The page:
Sekula Gibbs, who was elected to replace resigned House Majority Leader Tom DeLay for the remaining two months of the 109th Congress on the same day Lampson won the seat for the 110th, spent her brief tenure as a member of Congress royally irritating people. Her arrival in Congress was marred when DeLay's remaining personal staff walked out, and many Republicans think she would begin as an underdog heading into November. Her bid this year has also been marked by some staff dissension: Former Sekula Gibbs deputy campaign manager Matt Dabrowski, a Connecticut-based consultant, gave $250 to Olson, the Houston Chronicle reported last week.

Olson, should he survive the runoff, could give Lampson a run for his money in what is ordinarily a Republican seat. The 22nd District, based in the southern exurbs of Houston and parts of Harris County, voted heavily for President Bush twice -- by 34 points before the DeLay-inspired mid-decade redistricting and 28 points afterward -- and Lampson himself only beat Sekula Gibbs, running as a write-in candidate, by ten points after outspending her three and a half to one.

Perhaps more importantly, Republicans at the national level are actually getting involved in primaries to ensure that they have the best candidates running in November. While the National Republican Congressional Committee does not formally get involved in competitive primaries, they do everything but and encouraging certain candidates to get in or stay out, as does the Democratic Congressional Campaign Committee.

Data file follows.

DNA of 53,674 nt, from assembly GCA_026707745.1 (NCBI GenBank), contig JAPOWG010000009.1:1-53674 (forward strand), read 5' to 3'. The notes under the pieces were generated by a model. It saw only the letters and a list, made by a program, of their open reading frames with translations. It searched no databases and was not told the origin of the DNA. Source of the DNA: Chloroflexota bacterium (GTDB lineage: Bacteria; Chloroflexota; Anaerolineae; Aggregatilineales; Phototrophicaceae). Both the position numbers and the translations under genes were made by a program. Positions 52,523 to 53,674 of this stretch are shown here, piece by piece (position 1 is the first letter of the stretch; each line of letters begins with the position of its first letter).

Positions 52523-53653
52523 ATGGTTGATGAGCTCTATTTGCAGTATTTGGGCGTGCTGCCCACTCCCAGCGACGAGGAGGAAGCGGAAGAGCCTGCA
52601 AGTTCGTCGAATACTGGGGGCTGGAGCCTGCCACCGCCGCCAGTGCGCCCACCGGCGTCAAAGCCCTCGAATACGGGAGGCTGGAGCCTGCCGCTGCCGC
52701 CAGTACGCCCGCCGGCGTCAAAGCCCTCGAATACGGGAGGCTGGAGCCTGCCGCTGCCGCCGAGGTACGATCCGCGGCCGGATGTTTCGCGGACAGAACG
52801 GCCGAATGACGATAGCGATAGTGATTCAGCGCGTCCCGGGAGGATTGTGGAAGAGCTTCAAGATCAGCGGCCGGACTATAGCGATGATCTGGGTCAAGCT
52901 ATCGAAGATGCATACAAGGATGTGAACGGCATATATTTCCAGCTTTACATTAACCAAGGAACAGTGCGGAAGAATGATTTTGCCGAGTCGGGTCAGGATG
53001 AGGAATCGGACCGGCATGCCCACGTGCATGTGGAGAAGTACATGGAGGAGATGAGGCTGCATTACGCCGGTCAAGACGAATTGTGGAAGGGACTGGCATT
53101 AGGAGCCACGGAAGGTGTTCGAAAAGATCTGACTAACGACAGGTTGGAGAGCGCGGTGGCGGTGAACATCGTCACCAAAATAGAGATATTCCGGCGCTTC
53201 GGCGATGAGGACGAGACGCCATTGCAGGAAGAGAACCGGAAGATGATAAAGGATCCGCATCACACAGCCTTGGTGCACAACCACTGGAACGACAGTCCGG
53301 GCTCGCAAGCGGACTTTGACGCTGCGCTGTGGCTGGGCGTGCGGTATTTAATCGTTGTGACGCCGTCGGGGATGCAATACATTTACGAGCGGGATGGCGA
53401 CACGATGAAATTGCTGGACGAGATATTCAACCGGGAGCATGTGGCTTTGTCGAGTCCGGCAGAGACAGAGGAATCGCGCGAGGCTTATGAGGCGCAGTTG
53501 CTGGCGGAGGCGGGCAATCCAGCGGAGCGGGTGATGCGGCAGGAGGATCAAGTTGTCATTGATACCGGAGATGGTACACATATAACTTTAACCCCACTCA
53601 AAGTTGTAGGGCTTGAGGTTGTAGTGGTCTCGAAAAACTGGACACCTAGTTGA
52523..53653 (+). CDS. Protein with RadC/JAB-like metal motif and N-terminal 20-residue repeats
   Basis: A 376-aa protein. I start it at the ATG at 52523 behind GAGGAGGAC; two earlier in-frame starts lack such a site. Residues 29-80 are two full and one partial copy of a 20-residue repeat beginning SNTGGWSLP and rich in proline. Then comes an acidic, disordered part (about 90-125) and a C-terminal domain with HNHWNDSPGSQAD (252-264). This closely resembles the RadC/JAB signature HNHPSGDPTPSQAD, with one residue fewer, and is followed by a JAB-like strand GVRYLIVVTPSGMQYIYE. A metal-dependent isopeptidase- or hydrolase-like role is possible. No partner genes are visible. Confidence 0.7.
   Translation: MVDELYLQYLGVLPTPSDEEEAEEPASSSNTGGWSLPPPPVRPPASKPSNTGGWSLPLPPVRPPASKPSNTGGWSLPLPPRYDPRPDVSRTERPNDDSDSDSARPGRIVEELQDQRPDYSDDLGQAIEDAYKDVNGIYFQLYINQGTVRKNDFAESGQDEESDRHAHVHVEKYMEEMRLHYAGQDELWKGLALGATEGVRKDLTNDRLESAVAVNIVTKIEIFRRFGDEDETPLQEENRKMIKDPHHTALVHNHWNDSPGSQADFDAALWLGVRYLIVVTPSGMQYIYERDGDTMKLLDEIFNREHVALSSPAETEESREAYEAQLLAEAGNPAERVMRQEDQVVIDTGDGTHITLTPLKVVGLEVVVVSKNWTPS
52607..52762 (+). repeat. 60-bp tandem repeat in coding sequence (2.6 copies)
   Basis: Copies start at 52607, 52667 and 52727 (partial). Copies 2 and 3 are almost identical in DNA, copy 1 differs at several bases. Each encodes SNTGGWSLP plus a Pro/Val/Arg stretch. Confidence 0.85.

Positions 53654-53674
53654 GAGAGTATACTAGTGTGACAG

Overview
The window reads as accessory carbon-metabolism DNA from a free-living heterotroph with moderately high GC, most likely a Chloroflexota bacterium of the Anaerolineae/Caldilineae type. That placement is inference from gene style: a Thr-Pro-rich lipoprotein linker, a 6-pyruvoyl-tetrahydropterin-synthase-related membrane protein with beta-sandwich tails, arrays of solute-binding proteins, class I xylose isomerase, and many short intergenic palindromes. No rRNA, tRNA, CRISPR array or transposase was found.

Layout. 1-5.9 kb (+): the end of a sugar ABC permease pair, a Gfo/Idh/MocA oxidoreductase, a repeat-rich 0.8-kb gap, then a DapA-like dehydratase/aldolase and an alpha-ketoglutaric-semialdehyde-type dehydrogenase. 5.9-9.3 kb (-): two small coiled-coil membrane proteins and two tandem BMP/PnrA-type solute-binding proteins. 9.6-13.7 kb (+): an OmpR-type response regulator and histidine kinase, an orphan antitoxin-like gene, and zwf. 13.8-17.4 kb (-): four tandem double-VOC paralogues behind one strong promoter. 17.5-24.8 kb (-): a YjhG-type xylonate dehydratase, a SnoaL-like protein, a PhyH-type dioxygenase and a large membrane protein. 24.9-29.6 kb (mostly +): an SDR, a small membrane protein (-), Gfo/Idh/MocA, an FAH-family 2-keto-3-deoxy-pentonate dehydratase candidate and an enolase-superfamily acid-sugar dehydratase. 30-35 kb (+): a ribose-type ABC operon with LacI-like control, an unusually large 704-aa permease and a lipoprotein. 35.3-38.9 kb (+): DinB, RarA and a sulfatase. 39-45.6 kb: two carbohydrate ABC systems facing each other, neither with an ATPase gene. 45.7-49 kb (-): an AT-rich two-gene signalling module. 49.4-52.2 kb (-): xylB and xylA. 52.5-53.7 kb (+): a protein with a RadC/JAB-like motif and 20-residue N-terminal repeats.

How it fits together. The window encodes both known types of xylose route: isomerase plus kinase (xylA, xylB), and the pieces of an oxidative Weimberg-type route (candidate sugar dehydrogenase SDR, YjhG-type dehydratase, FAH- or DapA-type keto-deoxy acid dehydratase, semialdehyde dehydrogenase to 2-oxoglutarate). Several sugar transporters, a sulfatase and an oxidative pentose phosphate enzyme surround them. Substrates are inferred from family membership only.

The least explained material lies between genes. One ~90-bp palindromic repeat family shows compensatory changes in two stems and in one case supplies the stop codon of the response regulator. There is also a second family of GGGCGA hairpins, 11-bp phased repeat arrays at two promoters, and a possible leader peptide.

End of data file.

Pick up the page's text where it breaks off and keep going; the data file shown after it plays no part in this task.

Boehner isn't the only House Republican leader to lend a hand to Olson's campaign. Chief Deputy Whip Eric Cantor and Texas Rep. Pete Sessions, who may harbor hopes of running for NRCC chair next cycle, each handed over $10,000 from their PACs, and money came in from campaign committees representing Texas Reps. Jeb Hensarling and Kenny Marchant. Several top aides to other members of the Texas delegation pitched in as well.

Should Olson win the runoff -- he received 24% in the March 4 primary, to Sekula Gibbs' 28% -- he will likely be in better position to take on Lampson in November than Sekula Gibbs would be. But neither Republican will face an easy path: Pre-primary filing on February 13 showed Lampson had raised over $1 million so far this year, with $739,000 in the bank. Sekula Gibbs and Olson, in pre-runoff filings on March 19, reported just $85,000 and $114,000 on hand respectively.